Set between Revenge of the Sith and A New Hope, Solo tells how Han Solo began his journey towards becoming the character met at a Tatooine cantina in the original film. It's an entertaining space adventure that is best when it's not spending time covering obvious, connective plot points.
Han (Alden Ehrenreich) is young thief on the streets Corellia working for Lady Proxima (Linda Hunt), a variation on Oliver Twist and Fagin. He dreams of becoming a pilot and leaving the planet. His only option to accomplish both is joining the Empire. While on an Imperial mission to conquer a planet, Han encounters a group of thieves, led by Tobias Beckett (Woody Harrelson), and befriends a Wookie.
Needing help on a train heist, Beckett enlists the pair, but when the job doesn't pan out, they have to complete a riskier assignment to keep from getting killed by Dryden Vos (Paul Bettany), leader of the criminal syndicate Crimson Dawn. To keep an eye on them, Voss sends along Qi'ra (Emilia Clarke), Han's former love interest. She knows a man with a fast ship, so they go to meet Lando Calrissian (Donald Glover). With so many scoundrels working together, let alone dealing with highly volatile elements, it's not so much a question of will they be successful, but who will survive, although the answer is already known for three of the characters.
Ehrenreich has a huge task stepping into role, yet does a fine job as a youthful version of the beloved character. It might have helped that Han's last appearance, in The Force Awakens, diminished his stature. Glover is in a similar boat and delivers similar results, though at times his performance was distracting because it sounded like he was doing a Billy Dee Williams imitation.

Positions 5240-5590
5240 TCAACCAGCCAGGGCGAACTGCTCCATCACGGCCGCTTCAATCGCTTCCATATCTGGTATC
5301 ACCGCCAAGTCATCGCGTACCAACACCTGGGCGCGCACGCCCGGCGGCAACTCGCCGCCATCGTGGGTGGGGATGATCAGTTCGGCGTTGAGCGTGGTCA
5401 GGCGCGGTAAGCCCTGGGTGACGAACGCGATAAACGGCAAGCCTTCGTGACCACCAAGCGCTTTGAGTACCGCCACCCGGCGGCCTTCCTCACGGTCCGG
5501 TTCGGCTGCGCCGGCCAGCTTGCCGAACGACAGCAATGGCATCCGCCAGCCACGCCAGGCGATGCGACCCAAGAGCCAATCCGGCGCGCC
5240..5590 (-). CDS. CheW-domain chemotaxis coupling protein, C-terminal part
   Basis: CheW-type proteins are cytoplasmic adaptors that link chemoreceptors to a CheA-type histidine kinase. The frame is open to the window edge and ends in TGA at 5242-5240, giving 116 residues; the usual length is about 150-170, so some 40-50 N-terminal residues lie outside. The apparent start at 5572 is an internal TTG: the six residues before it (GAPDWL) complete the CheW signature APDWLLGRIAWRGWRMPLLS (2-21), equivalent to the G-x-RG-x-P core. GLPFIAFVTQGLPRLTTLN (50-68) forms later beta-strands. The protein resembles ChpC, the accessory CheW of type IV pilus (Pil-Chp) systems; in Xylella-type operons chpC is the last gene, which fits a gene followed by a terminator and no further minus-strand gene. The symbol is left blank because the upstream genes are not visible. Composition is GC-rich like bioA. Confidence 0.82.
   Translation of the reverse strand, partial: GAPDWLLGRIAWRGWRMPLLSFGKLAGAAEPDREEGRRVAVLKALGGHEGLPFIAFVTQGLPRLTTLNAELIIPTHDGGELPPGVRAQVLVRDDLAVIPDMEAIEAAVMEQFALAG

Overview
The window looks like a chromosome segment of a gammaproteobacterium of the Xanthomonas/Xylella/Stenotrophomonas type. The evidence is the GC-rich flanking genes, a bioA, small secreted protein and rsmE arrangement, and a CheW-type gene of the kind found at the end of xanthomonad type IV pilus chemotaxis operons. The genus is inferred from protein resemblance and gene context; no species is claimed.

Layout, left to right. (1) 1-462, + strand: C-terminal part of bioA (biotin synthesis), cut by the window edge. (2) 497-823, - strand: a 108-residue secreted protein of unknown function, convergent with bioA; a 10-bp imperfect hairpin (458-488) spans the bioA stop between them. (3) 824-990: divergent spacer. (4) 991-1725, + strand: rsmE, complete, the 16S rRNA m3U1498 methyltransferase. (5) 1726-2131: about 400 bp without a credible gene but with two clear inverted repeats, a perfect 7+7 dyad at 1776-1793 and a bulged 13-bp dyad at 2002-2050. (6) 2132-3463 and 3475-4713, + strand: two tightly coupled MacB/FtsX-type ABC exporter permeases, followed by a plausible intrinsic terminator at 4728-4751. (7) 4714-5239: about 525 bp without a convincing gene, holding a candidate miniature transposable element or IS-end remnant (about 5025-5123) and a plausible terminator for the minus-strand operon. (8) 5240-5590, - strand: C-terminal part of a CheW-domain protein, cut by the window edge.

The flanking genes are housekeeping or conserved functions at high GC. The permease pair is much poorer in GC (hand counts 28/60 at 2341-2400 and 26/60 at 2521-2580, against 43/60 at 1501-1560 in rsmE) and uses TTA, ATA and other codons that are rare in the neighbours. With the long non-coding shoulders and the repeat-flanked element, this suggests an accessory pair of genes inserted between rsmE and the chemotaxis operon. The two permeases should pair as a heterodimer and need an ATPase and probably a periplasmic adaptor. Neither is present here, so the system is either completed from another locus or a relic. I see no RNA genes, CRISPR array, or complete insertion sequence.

The script by Lawrence and Jonathan Kasdan has a bit of a checklist feel, as if they needed to cover certain things in case there's not another film in this vein, so we get Han meeting Chewie, meeting Lando, getting the Millennium Falcon, going on the Kessel Run, and other references about the character and his future that fans are already aware of. And I can't be the only person that will groan at the revelation how Han got the last name Solo. It was rather lame and had me concerned about what was to come.
When the script gets away from winking at the Star Wars fans and tells its own story, it becomes more interesting from characters such as Lando's droid co-pilot L3-37 (Phoebe Waller-Bridge), though she may say he's her co-pilot, wanting equal and proper treatment of droids to the plot twists as the characters try and outsmart one another. The writers do a good job playing with expectations during the first meeting with Han and Lando, but then revisit it, resulting in a scene that's too obvious.
The creative crew members, who worked under director Ron Howard and former directors Phil Lord and Christopher Miller, deliver the high quality of work one expects from a Lucasfilm production, from the state-of-art special effects and imaginative production design to executing the thrilling action sequences. There are fun cameos in the movie, including a major one near the end where one's degree of surprise will depend on their level of familiarity with the TV shows, books, and comics.
Although an origin story seemed unnecessary, Solo: A Star Wars Story is a fun addition to the franchise that gets more right than wrong, which is a good achievement for any endeavor. There should be enough to please most Star Wars fans. Those new to this movie universe don't have to worry about being overwhelmed by the mythology and can enjoy it as a heist film. Go with friends or see it...alone.